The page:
Jennifer Buchanan: Well, I, you know, I never get sick of TA or tired of telling this story because, um, my granddad was the most miserable man. Um, you. Could meet. He was, um, very classic. He didn’t love us kids hanging around too much. He always sent us to the basement and, uh, He unfortunately, um, had a second major stroke that sent him into to what we would classify now as longterm care at the time it was called extended care and it was right off of the hospital.
It looked like the hospital, there was nursing care, but there wasn’t a lot of other quality of life, um, experiences that you could have. And, and, uh, So, so needless to say the environment didn’t make him any happier than what he was previous. And he struggled. He was not able to walk. He was no longer able to talk.
He was quite a very strong man prior, and, and now he was completely dependent on others, particularly my granny and granny. Um, was one of the most special people in my life, um, as a mentor, as, as a woman leader and, and, uh, she was an incredible caregiver. She would show up at seven and o’clock in the morning to be with granddad.
And, and she would leave late at night. She would always bring home cooked meals. She’d bring in his favorite quilt. And so it shouldn’t have surprised any of us when she said, uh, Jen, would you bring, um, would you learn your grandfather’s favorite song and come in and play it for him? And, uh, I thought it was an odd request, although I was doing music.
Yeah. We had never done that before. It’s not, we weren’t the family that sat around and sang together. This was brand new for us. And the following Friday I went in, I took my guitar. I had a granny put a chair right in front of granddad. Um, I don’t think he looked too pleased. I think I felt really uncomfortable.
Granny didn’t care. She put her hand on my shoulder and she said, go ahead, dear. And I started singing the song and, um, We felt a shift almost immediately. Uh, the screaming lady that we always heard down the hall, her scream started turn turning into song as she came into the room and sat beside me. And then we have the, uh, wondering guy who would wander around.
Granny had to pull up another chair. We were crowded. In this room and granddad started to cry and something shifted. And so did my Friday nights. And, uh, until I would go into a music, the music therapy program, uh, Capilano university in North Vancouver, my Friday nights would be right there. In the extended care hospital with some of my favorite people who taught me so much
Mark Leslie Lefebvre: Oh my God, that’s beautiful. I, uh, I love how that started to bring people together from, and they’re there, they’re all doing different things or maybe stuck in patterns, whatever it was, but the music kind of broke them out of that and into something really beautiful. Wow. That’s a, before I get on to asking sort of the next step, I, I am curious, what was the song?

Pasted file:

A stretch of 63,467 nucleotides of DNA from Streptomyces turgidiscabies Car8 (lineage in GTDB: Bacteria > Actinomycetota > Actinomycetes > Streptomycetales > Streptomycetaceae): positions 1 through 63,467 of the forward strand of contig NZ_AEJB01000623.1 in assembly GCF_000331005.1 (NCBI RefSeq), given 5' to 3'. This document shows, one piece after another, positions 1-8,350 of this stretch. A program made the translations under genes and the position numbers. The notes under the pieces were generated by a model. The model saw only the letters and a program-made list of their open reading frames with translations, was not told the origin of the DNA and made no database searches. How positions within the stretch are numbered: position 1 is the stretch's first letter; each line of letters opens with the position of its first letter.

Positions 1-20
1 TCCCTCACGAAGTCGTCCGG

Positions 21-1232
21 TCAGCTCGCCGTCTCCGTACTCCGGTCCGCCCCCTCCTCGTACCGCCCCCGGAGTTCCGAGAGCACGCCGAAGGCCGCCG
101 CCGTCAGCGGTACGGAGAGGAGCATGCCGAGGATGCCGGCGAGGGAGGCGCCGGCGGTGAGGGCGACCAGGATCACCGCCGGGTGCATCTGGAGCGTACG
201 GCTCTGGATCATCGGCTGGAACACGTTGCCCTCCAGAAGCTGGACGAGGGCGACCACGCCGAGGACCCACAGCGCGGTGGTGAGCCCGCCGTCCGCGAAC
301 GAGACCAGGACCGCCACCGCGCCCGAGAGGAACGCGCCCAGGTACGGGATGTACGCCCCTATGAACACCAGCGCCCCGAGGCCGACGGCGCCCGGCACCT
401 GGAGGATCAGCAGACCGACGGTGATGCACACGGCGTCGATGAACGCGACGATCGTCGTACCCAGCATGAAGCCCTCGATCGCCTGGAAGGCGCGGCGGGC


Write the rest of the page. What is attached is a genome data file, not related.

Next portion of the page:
Jennifer Buchanan: What was it? Cliffs of Dover was the song by veer Lynn, although we’ve done a lot of others. Another one of my, um, grandfather’s favorite when I rush eyes are smiling was one of his absolute favorites as well. And so there were several that we learned he connected to, and that’s essentially what I have learned.
From, from a lot of people, lots of people not only are connecting to the quality of sound that we were talking about or a certain melody. Like you said, some people that really connect to the lyrics in this case, it seemed to be just that. The essence of the whole thing. Um, you know, the coming together of different people going through really difficult challenges, you know, um, I look back now and after meeting so many people who have had strokes and, and just, and at such a fast light transition, um, to have anything that, uh, reminds you that, that.
You are still complete and whole and important and loved. Um, I feel that’s ultimately what a music moment like that can do.
Mark Leslie Lefebvre: Wonderful. Wonderful. Okay. And so you had that experience that you, you saw the power of that you obviously kept, kept, you know, feeding that well and drinking from that. Well, because I think it’s a, it’s a two way street.
Jennifer Buchanan: Right. Everybody gets something.
Mark Leslie Lefebvre: Hmm. Then how did that transition into your entrepreneurial life?
Jennifer Buchanan: Right? Um, I, I feel so when I was a kid Mark, I was like kid who just loved doing special projects. You know, the teacher would say, okay, we’re doing, you know, a big project group project, and those are my favorite things.
And, um, I believe what happened. This is when I graduated from the music therapy program, there were no jobs. So if I was ultimately going to pursue this profession, I was the hundred and 33rd music therapist in Canada. So it was really early on. So if I was going to pursue this profession, um, I was going to have to go out and look, be entrepreneurial about it and start a private practice.
Just like other physiotherapists that or massage therapists have private practice. That’s what I ultimately was going to ask, have to do. And, um, And as I did that, I realized how much I loved it, but I, so don’t love to work alone. I love to work with people. So that’s where the hiring, um, started and creating jobs for other music therapists started, um, We are a team of 20.